baby reproduction
Reproductive behaviour can be seen in our genes. Istock

The age you have your first child and the size of your family may be explained in part by your genes, scientists have found out. A total of 12 areas of the genome were identified as related to reproductive behaviour.

How many children women have, and at what age are questions that are typically explained by looking at socio-economic factors. Personal choices and social circumstances are thought to be the main determinants of reproductive behaviours.

In recent decades, the trend in recent countries has been 'birth postponement' – the age at which parents had their first child has increased since the 1970s by four to six years. This is accompanied by higher levels of childlessness in women.

The phenomenon has largely been explained by social, economic and cultural factors, with no attempt to understand if there was a genetic underpinning to reproductive behaviour. In the study published in the journal Nature Genetics, the scientists have studied a large population sample to see if reproductive behaviour could be observed in people's genes.

Finding the loci

The research, led by the University of Oxford, is based on an analysis of 62 datasets with data from 238,064 men and women for age at first birth, and almost 330,000 men and women for the number of children.

This is the largest genome-wide association study on human reproduction to date, and it identifies 12 independent loci that were significantly associated with the age of the parent at the birth of the first child and with the size of the family.

The researchers also find that these areas of the genome are also tied to other characteristics reflecting reproduction and sexual development, such as the age at which girls have their first period, when the voice breaks in boys, and at what stage women experience their menopause. Out of the 12 loci, 10 had not previously linked to sexual development.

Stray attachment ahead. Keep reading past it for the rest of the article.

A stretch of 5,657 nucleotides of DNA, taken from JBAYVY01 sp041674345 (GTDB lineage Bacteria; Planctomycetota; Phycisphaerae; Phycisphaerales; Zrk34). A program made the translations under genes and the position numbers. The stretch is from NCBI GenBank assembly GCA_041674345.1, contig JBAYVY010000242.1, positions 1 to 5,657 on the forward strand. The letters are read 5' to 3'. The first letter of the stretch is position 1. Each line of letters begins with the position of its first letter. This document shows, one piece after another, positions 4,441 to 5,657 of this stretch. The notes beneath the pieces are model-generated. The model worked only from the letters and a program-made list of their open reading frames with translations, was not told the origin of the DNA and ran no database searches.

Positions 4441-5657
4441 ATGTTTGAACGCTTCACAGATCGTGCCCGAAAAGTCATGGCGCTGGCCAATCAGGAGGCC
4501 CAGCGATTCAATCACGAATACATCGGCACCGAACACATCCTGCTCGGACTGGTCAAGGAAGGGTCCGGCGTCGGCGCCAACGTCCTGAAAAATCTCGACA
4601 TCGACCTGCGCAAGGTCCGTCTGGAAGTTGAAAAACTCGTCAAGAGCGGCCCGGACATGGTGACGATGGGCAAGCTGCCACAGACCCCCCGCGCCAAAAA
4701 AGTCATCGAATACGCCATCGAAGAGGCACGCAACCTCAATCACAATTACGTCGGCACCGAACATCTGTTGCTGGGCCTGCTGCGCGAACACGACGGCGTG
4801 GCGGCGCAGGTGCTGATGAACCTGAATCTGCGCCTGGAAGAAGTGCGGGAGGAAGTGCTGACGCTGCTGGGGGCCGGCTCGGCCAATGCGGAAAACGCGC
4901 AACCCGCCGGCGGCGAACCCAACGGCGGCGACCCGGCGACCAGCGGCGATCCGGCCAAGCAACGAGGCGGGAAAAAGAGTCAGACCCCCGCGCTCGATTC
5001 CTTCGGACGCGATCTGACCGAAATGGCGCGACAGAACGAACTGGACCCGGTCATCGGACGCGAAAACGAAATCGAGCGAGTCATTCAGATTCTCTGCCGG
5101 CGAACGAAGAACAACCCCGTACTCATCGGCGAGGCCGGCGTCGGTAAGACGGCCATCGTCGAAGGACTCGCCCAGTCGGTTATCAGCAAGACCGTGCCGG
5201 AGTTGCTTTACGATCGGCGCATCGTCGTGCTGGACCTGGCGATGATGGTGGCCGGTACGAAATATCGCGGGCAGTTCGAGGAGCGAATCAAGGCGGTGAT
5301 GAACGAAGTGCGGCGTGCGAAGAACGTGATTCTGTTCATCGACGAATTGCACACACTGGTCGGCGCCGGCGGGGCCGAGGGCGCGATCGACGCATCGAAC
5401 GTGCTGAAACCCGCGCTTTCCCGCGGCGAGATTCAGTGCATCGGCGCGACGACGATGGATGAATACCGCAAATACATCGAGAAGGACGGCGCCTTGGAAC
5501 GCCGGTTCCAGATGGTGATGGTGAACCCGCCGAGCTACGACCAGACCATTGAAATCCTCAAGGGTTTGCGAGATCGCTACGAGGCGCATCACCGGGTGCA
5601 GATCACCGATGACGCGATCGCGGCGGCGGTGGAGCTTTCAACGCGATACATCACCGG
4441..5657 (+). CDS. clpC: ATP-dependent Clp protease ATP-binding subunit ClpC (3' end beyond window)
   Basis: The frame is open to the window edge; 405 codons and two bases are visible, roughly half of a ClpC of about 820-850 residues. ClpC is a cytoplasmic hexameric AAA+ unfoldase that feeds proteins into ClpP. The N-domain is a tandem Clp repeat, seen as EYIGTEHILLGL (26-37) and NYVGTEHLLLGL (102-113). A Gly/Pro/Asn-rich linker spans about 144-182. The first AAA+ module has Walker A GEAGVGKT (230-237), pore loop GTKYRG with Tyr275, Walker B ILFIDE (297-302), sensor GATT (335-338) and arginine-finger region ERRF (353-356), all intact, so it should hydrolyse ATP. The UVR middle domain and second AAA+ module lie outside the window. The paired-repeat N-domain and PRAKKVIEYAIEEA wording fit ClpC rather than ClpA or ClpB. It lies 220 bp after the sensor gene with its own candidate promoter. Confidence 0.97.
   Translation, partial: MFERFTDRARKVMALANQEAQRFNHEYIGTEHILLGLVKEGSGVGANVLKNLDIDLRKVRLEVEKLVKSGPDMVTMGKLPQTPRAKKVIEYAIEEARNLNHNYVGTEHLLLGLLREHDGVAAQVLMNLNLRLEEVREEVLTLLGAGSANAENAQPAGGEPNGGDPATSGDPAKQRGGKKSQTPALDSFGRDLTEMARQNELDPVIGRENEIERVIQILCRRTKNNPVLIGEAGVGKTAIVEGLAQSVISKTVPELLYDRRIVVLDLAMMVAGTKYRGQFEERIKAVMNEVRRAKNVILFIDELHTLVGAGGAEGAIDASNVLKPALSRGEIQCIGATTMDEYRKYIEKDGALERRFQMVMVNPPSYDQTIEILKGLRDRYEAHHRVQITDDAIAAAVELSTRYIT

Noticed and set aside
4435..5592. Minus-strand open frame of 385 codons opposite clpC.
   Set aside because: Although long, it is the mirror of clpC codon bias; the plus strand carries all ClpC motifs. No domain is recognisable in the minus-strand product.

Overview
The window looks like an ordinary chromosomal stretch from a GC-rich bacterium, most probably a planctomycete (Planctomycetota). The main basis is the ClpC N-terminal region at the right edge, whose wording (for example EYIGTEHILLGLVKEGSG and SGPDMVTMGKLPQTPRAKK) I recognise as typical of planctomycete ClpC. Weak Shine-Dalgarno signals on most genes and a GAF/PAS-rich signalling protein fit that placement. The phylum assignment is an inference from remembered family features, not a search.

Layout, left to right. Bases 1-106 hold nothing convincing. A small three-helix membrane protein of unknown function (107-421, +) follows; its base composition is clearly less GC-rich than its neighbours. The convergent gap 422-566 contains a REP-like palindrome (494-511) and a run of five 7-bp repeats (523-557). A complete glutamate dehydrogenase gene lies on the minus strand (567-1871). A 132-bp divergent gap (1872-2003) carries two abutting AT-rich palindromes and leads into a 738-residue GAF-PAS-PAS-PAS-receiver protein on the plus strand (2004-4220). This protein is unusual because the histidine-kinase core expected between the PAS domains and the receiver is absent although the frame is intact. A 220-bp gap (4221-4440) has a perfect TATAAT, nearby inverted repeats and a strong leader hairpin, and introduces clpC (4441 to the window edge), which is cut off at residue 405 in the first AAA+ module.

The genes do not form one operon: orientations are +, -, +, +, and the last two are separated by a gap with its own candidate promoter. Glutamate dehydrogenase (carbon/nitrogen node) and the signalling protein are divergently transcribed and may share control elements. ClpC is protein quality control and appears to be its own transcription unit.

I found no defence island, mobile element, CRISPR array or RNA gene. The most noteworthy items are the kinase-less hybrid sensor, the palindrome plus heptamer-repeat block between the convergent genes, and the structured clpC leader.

"For the first time, we now know where to find the DNA areas linked to reproductive behaviour. For example, we found that women with DNA variants for postponing parenthood also have bits of DNA code associated with later onset of menstruation and later menopause. One day it may be possible to use this information so doctors can answer the important question: "How late can you wait?" based on the DNA variants", lead author Melinda Mills says.

Improving fertility treatments

The study also points out that the 12 genetic loci combined only explain around 1 % of the variability in the average age at which someone has their first baby and around 0.2% of the variability of the number of children. While this may seem low, the scientists say that in some cases, when the variants are combined, it can be a strong predictor of whether a woman is likely to remain childless.

According to the authors, the findings have the potential on the long term to improve fertility treatments as it offers a better understanding of the genetic architecture of human reproductive behaviour.

"It has the potential to enable the discovery of predictors of infertility, which would in turn greatly improve family planning but also increase the effectiveness of costly and invasive treatments as well as allow couples to realise their fertility intentions", Mills says.